Testosterone is self-limiting. When there is enough testosterone in the blood, the brain stops directing cells in the testes to produce more testosterone. If blood testosterone becomes low, the hypothalamus and pituitary gland in the brain stimulate the testes to make more.
This testosterone production and regulation system is called the hypothalamic-pituitary-gonadal (HPG) axis.
Certain nutrients, such as magnesium and zinc, are necessary for the HPG axis to function correctly. For example, magnesium-rich leafy green vegetables provide magnesium to support the HPG axis. Similarly, omega-3 fatty acids found in fatty fish seem to make cells in the testes more sensitive to brain stimulation. Hence, specific foods don’t directly increase testosterone but provide nutrients that support its production and regulation.
Adequate levels of specific nutrients are required for the HPG axis to function correctly. In addition to magnesium and omega-3 fatty acids, Deficiencies in nutrients like zinc, vitamin D, and polyphenols can decrease T levels by hindering the HPG axis.
If you are malnourished and clinically deficient in these nutrients, replenishing them should effectively raise testosterone levels. However, men of a healthy weight without comorbidities are unlikely to have such a deficiency.
How Diet Affects Testosterone Levels
Diet studies are challenging to interpret because changing one dietary component, such as fat intake, alters other components, such as carbohydrates, protein, and micronutrients. If a diet prompts a hormonal change, it is difficult to determine which dietary component led to the change or if the difference was due to other factors, such as improved sleep or decreased stress. Furthermore, studies on specific foods and diets have generally been small, and their findings are inconclusive.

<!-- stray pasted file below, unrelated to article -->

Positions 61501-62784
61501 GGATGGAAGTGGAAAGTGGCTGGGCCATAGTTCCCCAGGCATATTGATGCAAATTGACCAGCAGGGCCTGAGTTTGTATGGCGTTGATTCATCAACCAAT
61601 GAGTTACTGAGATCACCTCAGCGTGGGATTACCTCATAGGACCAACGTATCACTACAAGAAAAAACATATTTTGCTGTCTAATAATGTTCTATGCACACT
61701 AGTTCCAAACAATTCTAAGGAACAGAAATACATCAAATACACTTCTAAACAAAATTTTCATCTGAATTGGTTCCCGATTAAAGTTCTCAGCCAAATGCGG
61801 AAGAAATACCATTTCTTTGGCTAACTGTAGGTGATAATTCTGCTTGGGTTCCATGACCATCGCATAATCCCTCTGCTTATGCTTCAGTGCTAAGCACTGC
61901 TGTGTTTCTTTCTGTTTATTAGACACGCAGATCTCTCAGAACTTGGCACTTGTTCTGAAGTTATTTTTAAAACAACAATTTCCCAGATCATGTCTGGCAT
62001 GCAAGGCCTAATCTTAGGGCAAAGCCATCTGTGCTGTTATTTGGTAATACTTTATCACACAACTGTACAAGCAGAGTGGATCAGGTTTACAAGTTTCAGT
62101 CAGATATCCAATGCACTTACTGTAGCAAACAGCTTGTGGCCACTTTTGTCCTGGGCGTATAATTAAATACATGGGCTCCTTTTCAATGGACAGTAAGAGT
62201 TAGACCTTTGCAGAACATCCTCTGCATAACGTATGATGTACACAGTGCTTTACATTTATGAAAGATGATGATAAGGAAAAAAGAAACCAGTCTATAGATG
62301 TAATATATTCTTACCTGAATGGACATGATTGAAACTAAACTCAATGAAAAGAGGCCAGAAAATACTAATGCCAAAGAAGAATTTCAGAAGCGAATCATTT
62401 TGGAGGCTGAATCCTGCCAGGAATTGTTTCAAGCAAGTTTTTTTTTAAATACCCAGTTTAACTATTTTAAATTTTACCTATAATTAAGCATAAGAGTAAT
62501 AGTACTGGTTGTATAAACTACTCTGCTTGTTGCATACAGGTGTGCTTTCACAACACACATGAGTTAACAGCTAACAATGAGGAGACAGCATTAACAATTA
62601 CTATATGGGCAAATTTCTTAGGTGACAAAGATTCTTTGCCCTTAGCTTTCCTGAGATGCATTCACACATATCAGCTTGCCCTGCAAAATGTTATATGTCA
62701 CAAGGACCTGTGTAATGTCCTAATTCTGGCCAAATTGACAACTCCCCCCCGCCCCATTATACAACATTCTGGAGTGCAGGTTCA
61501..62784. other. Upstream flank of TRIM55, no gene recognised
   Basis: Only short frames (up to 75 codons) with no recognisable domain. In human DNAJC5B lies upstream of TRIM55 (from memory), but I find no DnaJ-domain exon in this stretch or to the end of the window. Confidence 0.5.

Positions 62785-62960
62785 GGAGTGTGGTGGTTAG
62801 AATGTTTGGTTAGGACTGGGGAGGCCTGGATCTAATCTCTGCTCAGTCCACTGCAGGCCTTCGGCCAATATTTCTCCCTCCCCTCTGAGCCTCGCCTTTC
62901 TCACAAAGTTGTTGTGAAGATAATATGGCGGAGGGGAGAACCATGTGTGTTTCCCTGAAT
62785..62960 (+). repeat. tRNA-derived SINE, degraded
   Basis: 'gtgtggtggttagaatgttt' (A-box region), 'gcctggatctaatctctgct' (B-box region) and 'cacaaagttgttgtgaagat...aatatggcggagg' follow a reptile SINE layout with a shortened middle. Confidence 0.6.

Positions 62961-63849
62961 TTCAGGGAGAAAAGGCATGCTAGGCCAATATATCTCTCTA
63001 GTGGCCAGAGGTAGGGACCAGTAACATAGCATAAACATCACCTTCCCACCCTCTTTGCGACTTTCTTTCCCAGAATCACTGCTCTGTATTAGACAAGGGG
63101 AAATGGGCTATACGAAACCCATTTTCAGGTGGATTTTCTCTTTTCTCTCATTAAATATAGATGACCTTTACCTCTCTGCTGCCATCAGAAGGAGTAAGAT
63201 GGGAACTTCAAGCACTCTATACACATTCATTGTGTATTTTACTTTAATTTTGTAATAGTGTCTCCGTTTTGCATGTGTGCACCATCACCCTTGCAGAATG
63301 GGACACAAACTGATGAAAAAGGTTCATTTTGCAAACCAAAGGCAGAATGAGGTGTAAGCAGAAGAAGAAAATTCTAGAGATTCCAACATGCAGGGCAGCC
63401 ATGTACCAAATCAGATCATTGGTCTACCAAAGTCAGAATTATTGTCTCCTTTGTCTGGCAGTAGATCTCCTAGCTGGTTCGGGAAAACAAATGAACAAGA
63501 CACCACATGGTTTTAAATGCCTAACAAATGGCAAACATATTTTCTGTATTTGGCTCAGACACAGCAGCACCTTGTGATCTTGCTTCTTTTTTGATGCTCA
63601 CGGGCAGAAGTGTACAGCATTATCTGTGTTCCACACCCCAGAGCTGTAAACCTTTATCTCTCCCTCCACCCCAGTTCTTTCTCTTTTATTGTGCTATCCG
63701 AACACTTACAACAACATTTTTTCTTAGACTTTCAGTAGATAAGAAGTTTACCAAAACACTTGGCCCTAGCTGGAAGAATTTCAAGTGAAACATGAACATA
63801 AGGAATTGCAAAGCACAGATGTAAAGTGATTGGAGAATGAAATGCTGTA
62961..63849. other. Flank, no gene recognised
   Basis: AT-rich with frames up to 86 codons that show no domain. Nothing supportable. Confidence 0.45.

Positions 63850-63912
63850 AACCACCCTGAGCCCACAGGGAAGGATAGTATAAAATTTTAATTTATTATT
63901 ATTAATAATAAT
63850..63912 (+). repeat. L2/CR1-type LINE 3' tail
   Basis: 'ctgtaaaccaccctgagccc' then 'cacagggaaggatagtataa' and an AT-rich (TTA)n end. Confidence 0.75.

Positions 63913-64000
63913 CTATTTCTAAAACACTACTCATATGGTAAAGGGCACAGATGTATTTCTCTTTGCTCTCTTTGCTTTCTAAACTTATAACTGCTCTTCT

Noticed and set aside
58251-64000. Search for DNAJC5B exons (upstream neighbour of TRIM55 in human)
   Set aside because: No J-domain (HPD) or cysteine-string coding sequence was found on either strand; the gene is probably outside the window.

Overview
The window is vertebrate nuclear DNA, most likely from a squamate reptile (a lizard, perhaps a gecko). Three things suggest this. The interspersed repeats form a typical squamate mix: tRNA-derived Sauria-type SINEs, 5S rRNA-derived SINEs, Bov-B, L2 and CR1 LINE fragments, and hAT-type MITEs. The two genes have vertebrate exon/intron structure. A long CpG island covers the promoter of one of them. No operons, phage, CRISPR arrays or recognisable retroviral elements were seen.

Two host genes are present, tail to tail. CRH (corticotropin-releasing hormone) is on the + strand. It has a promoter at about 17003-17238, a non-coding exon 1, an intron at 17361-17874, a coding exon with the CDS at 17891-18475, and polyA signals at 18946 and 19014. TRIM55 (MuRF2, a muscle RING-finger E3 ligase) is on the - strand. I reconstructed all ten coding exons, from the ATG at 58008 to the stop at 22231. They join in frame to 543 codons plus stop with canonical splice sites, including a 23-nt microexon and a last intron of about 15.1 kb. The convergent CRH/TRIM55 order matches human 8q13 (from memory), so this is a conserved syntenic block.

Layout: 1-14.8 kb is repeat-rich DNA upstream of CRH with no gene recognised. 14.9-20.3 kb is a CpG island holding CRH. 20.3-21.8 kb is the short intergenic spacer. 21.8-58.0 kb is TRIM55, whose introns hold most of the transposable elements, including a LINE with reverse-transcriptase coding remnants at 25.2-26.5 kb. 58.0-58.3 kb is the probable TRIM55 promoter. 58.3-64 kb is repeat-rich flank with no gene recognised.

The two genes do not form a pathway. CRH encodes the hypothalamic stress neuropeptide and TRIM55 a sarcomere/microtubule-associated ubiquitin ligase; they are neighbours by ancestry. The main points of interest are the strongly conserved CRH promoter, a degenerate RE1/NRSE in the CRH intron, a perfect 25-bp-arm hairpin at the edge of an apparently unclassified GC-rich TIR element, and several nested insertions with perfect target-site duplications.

When a patient commits to a disciplined diet, it may carry over to other factors influencing testosterone levels. For example, according to Dr. Faysal Yafi, chief of the division of Men's Health and Reconstructive Urology at the University of California, Irvine, patients who opt to follow specific diets tend to start drinking less alcohol and begin to exercise more often. He believes the links between diet and T may result from a healthier lifestyle instead of food consumption factors.
While more studies are needed, the following appear to have merit and deserve mentioning:
Low-Fat Diet and Mediterranean Diet
An extensive study of 3,128 men examined the relationship between T levels and a low-fat diet, a Mediterranean diet, and a low-carbohydrate diet. After controlling for such variables as age, body mass index, activity level, diabetes, and prostate cancer, results suggest that mean T is lower in men who consume a low-fat diet and a Mediterranean diet. Hence, avoiding fat-restrictive diets should be weighed against the potential benefits on an individual patient basis.